Sahil Bloom (22:37):

I’m always looking for connection points and it’s a macro story and it relates to the Fed, it relates to money creation, it relates to all this policy, but it also relates to crypto, it relates to Bitcoin. A lot of people look at it and say, “Well, Bitcoin is fixed. There’s 21 million Bitcoin, it’s deflationary naturally.” And that’s a big thing and it’s a big topic of discussion. And I personally just think it’s something worthy of discussion. It doesn’t need to be political. People should not want massive distributional effects to money creation, it shouldn’t be a thing that we seek. And so we should talk about it and look at it.

Preston Pysh (23:09):

So as a person out of private equity, I’m sure you have friends in venture capital, do you think that this effect of how all this additional fiat units are being added into the system and being in PE, being venture in capital, they’re seeing a huge amount of the first cut how that fiat’s going to be allocated into this system. How do you see that impacting really the Bitcoin and digital asset space? Because it almost seems, especially in the VC side, they’re just trying to get the money out the door.

Preston Pysh (23:44):

Because as you are well versed on general partner fees versus limited partner fees and how that whole system works, if they’ve got a fund that’s $100 million fund and whether they raise the 100 million or not, they’re collecting fees on the 100 million, they want to get the money out the door so that it looks they’re doing something. So how much of the space is being warped from how it’s actually being allocated to productive projects versus just getting it out the door to suck fees?

Sahil Bloom (24:15):

There is no doubt that capital is unbelievably abundant right now. The common narrative within the VC landscape has just been a capital is a commodity at this point. And so VCs are actually scrambling to figure out how they differentiate because everyone has money. And so if you’re a company, you can raise money from literally anywhere. And so it’s actually being more selective and figuring out who you’re going to take the money from. Does it create distortions? Absolutely. The pricing on VCs are complaining about it, I’m sure, but the pricing on a seed deal, pre-seed deal used to be five, $6 million, post money valuation.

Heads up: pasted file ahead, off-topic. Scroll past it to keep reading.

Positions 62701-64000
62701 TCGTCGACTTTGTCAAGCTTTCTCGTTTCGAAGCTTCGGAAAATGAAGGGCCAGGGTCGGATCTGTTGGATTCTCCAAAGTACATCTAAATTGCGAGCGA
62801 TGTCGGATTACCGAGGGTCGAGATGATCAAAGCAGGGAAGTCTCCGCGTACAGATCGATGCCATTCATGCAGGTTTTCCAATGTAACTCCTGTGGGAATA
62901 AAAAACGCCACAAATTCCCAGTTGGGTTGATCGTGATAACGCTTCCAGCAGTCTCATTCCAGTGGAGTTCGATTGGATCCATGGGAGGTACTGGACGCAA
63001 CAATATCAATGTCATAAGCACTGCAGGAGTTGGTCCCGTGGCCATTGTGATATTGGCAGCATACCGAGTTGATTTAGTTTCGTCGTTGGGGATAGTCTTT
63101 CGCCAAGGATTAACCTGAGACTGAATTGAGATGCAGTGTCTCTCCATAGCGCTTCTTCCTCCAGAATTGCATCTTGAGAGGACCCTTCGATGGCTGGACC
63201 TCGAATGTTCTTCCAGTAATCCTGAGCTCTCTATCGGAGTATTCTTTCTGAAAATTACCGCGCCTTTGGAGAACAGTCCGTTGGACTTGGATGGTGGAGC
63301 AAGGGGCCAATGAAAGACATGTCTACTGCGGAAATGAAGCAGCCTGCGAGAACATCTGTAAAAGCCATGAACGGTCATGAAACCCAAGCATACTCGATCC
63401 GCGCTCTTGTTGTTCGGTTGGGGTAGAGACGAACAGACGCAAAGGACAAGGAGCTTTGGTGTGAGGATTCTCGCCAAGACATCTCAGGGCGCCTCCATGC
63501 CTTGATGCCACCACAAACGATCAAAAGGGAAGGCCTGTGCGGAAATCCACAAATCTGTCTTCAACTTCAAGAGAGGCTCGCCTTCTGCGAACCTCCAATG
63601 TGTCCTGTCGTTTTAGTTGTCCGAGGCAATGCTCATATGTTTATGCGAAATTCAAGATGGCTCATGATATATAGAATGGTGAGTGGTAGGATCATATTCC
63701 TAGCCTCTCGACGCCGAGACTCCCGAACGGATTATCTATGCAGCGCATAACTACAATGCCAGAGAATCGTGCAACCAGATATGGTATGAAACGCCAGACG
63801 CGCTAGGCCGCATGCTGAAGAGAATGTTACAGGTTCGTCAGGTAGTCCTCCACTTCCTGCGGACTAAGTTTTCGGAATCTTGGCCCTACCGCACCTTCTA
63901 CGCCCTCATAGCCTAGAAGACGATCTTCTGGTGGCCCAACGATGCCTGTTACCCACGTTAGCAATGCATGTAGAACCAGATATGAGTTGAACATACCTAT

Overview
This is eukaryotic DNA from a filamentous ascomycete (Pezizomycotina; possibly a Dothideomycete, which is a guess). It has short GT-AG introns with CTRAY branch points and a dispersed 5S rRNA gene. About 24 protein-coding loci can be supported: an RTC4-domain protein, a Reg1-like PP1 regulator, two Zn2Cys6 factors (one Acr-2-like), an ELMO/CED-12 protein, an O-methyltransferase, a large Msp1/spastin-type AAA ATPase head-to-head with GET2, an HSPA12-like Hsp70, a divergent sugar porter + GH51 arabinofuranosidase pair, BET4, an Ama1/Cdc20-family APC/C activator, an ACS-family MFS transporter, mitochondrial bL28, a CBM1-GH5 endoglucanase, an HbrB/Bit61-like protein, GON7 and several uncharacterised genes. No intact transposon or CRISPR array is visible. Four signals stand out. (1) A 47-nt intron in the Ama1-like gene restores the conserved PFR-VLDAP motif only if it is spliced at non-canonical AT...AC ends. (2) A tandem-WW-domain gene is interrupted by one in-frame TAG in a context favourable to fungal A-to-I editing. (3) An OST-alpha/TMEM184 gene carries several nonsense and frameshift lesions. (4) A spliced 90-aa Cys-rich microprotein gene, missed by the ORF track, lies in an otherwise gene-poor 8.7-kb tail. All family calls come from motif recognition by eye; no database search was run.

Sahil Bloom (24:46):

You’re lucky if you can find a seed deal under 20 million, a hot seed deal under 20, 25. And so there’s clear pricing distortions happening. We see it across the market. PE multiples in the stock market, within private equity, multiples have continued to rise because people are raising and have all this capital, plus rates are manipulated, super low. I can go borrow money at basically nothing. I don’t know what you can go get a mortgage at today, but it’s insane. And rates are artificially low because the government’s been manipulating them. They’re not free floating, they’re not market determined. And that all creates distortions because what it leads to broadly is people having to move out the risk spectrum to find yield.

Sahil Bloom (25:24):

And so when your risk-free rates are basically zero, I think Chamath wrote a great thread on this, I wrote a thread on it at one point, basically you just have to go chasing yield, and so you go further and further out the risk spectrum to find it. And that creates a lot of distortions and it creates a lot of risk on behavior that when people point and say there’s a bubble and something has to burst, it just looks that way. You continue to stack on top of a house of cards, you keep putting the cards on top and you hope that no one’s going to come in and give it a little knock at the bottom.

Sahil Bloom (25:51):

And at some point, the Fed the government broadly, they just happen, everyone wants to kick the can down the road. No one wants to be the one person who’s it’s on their watch that the big event happens or that there’s a pullback. And so everybody just does whatever they need to kick the can, kick can, kick the can, but eventually, chickens come to roost.

Preston Pysh (26:10):

How do you think through portfolio construction based on these circumstances? And we’re not even talking about zero rates, we’re literally talking about negative rates across the board when we talk in real terms, with CPI at 6.2, the 10-year Treasury is at 1.5.

Sahil Bloom (26:28):

CPI too is like CPI, right?

Preston Pysh (26:30):

Yeah. And that’s the number they’re telling you.

Sahil Bloom (26:33):

Yeah. It might as well be China reporting out numbers.

Preston Pysh (26:37):

It’s really getting to that point. And so if the number they’re reporting to you is producing this real negative, call it 300 to 400 basis point return negative, how does a person construct a portfolio in those circumstances and feel like they’re making wise decisions?

Sahil Bloom (26:57):

It’s a really challenging question. I think it’s more challenging for people who are soon to retire than it is for me. I’m 30 years old. When I think about investing, I think about the next 10 to 20 years probably. And so for me, if I’m my age or around my age, I’m thinking really long term horizons, like what technologies are going to be a huge part of our future, semiconductors, pretty safe bet, semiconductors are going to be a huge part of our future. And so I’m making personally money where my mouth is on this. I’m making personally large, long term sector-based bets on things.